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In revision rhinoplasty, one 30-year veteran surgeon advises restraint

Article-In revision rhinoplasty, one 30-year veteran surgeon advises restraint

Key iconKey Points

  • Revision rhinoplasty can be a problematic procedure
  • One 30-year veteran surgeon shares his preferences, tools, sequence and tips for successful outcomes

33-year-old female patient, who had two prior rhinoplasties, shown before (far left and near right) and 3 years and 5 months after (near left and far right) correction with revisional surgery using cartilage grafts including super-crushed auricular cartilage in the tip and corrective septal surgery.
In any rhinoplasty operation, the first surgeon has the best opportunity to obtain optimal results. The second surgeon must be prepared to deal with a myriad of potential anatomic deficits, many of which can only be assessed intraoperatively. In over 30 years of experience in performing rhinoplasty, I've learned that there are more than a few pitfalls to revision rhinoplasty procedures. At the same time, I've developed a variety of practices and techniques that, in the appropriate situations, have helped to keep me out of trouble. Certainly, every revision procedure starts with the goal of correcting existing problems but also carries the danger of creating new ones. A few of the principles that I have found useful are outlined here.

AUTOLOGOUS PREFERRED If augmentation is indicated, use autologous tissue whenever possible. In exploring the internal structures of the nose, you frequently find that patients who have been operated on previously have little or no septal cartilage remaining. Although septal cartilage is always my first choice for augmentation purposes, when it is not an option I will consider alar cartilage.

If I have to remove the cephalic portion of the lower lateral cartilage, I'll often use it to augment small defects. Or I can usually obtain enough cartilage from one or both ears, even in a major reconstructive procedure, to avoid having to look elsewhere. I do not harvest rib cartilage, although I have used irradiated rib cartilage (which is difficult to obtain today). It is a good product if used properly but requires special techniques to prevent warping.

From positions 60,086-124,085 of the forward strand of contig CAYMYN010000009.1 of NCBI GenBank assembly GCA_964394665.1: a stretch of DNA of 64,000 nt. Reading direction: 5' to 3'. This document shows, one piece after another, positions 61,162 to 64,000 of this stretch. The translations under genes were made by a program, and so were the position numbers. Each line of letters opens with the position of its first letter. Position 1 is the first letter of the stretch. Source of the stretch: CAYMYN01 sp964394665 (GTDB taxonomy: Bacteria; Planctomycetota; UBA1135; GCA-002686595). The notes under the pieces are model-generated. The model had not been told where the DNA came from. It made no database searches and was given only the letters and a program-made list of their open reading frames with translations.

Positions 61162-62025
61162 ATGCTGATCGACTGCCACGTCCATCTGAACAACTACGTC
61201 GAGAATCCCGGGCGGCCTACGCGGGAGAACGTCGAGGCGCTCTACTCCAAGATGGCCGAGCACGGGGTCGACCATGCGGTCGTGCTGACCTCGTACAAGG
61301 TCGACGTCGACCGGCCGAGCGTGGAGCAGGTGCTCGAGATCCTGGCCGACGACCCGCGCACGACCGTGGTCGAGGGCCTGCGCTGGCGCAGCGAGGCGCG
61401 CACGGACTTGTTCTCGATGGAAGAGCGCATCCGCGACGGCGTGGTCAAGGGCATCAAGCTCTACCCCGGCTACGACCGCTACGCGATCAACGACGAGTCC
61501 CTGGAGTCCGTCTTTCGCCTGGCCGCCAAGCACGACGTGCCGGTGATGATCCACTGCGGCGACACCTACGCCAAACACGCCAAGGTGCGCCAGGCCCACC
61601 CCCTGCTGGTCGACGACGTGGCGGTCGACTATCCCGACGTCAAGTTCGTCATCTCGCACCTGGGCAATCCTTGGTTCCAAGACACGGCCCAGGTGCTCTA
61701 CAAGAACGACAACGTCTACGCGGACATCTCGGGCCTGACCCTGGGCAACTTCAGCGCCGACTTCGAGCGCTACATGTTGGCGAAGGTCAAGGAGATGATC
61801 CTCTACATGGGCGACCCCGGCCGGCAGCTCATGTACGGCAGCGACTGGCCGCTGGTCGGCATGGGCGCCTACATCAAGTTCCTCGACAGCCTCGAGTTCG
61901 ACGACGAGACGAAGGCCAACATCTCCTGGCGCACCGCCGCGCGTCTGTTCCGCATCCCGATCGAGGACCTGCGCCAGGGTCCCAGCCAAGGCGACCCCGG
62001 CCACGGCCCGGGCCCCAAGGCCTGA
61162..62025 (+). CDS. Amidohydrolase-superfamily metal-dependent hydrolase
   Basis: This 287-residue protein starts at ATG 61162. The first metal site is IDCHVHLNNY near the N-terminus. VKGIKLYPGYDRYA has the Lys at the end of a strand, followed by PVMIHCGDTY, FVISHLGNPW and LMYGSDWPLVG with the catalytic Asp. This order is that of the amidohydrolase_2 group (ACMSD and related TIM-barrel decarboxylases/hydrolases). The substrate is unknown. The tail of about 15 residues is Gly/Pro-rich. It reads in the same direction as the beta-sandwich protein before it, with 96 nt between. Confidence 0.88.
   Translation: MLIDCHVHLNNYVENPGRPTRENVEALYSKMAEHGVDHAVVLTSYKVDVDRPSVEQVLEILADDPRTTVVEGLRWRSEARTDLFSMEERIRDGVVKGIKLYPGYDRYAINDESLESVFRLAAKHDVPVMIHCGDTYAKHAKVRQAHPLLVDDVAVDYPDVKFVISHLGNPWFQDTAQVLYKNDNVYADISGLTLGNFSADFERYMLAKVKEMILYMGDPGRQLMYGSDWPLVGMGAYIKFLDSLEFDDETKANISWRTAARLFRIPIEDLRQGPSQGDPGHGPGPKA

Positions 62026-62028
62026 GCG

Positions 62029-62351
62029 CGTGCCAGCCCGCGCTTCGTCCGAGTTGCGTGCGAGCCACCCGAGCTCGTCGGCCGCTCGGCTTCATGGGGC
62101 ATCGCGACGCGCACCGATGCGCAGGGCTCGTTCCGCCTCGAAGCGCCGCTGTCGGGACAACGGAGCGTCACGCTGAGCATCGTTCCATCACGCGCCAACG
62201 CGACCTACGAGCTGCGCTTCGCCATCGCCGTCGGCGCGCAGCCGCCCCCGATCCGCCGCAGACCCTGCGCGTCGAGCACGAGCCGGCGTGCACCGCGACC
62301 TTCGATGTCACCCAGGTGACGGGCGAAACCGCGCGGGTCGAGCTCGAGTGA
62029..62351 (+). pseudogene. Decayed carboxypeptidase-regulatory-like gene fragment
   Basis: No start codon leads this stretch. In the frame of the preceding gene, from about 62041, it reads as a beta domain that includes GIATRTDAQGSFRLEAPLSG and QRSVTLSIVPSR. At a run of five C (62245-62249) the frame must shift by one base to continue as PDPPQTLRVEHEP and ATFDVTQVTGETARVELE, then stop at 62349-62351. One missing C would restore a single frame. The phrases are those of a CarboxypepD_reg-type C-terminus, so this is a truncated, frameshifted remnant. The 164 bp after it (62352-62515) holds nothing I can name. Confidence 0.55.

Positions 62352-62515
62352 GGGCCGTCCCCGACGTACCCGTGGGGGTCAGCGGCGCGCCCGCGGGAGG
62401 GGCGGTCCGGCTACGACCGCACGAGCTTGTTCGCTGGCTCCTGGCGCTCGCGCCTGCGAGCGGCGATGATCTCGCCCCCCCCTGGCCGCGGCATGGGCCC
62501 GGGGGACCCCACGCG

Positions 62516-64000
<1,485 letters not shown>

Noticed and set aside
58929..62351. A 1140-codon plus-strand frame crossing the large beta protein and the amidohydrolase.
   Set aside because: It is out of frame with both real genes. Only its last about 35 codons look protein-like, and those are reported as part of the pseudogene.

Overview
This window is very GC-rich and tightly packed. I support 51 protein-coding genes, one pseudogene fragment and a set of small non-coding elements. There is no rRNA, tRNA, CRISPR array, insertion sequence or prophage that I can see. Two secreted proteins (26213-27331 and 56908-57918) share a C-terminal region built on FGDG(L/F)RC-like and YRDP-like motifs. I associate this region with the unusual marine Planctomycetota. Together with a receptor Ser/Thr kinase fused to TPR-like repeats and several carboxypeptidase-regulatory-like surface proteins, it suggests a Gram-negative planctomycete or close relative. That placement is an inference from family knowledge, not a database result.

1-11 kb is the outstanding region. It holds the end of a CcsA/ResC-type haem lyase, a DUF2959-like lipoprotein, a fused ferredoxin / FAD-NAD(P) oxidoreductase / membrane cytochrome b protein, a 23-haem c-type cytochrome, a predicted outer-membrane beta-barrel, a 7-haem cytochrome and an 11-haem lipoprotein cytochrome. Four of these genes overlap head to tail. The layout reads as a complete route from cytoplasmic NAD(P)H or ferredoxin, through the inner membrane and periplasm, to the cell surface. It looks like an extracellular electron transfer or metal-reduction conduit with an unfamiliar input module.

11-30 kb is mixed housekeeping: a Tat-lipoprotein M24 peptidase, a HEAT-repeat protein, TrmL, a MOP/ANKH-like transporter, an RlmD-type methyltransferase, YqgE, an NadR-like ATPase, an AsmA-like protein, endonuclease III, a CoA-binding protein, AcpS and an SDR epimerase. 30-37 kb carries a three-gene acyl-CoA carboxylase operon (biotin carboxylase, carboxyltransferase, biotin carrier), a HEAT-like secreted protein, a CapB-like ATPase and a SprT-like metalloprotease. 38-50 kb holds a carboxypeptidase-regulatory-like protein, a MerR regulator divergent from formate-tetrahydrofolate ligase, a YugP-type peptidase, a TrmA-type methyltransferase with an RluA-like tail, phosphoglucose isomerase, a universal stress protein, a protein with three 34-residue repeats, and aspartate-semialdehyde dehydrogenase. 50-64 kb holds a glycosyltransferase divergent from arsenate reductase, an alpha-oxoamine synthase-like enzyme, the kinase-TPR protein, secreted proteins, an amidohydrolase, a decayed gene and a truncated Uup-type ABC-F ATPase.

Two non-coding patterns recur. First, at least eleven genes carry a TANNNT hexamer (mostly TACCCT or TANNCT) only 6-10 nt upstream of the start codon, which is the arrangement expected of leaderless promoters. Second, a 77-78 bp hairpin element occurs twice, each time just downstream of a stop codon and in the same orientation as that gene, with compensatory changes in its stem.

If I were going to use alloplastic materials, Gortex® would be my first choice. It can be used along the nasal dorsum. Sometimes, if there has been too much cartilage removed and I need to stiffen the lateral crura, I will place a small piece of Gortex®. I do not like alloplastic materials in either the lobule of the nose or the columella. The majority of alloplastic materials placed in these highly movable parts of the nose have a tendency to extrude.

TOOLS AND SEQUENCE In a revision rhinoplasty requiring minimum hump removal, use a fine rasp rather than an osteotome to reset the bridge. First, one should be very careful not to take too much off the dorsum initially. I don't make my final adjustments to the dorsum until after I have finished with the tip.

Second, if you take off any hump, it is essential to perform an osteotomy in order to avoid creating a plateau or an "open roof" deformity. However, in a revision rhinoplasty, you have no way of knowing if osteotomies have previously been performed. If you use an osteotome for hump removal, it can dive into an old medial osteotomy fracture — precisely where you don't want it. So when you are doing revisions, or working on a traumatized nose that has had breaks in the bone, it is much safer to use a fine rasp to reset the bridge.

You'll hear it said that you should never rasp a nose after you've done an osteotomy. In general, that's true. But if you use a sharp fine-toothed rasp, and if you use your fingers to firmly press the nasal bones right against the nasal septum and secure those bones, then you can gently rasp the edge. This becomes important at times if, after an osteotomy, there is a bit of prominence in the radix nasi. You can go back and safely smooth the edges, as long as you hold the bones in position against the septum.

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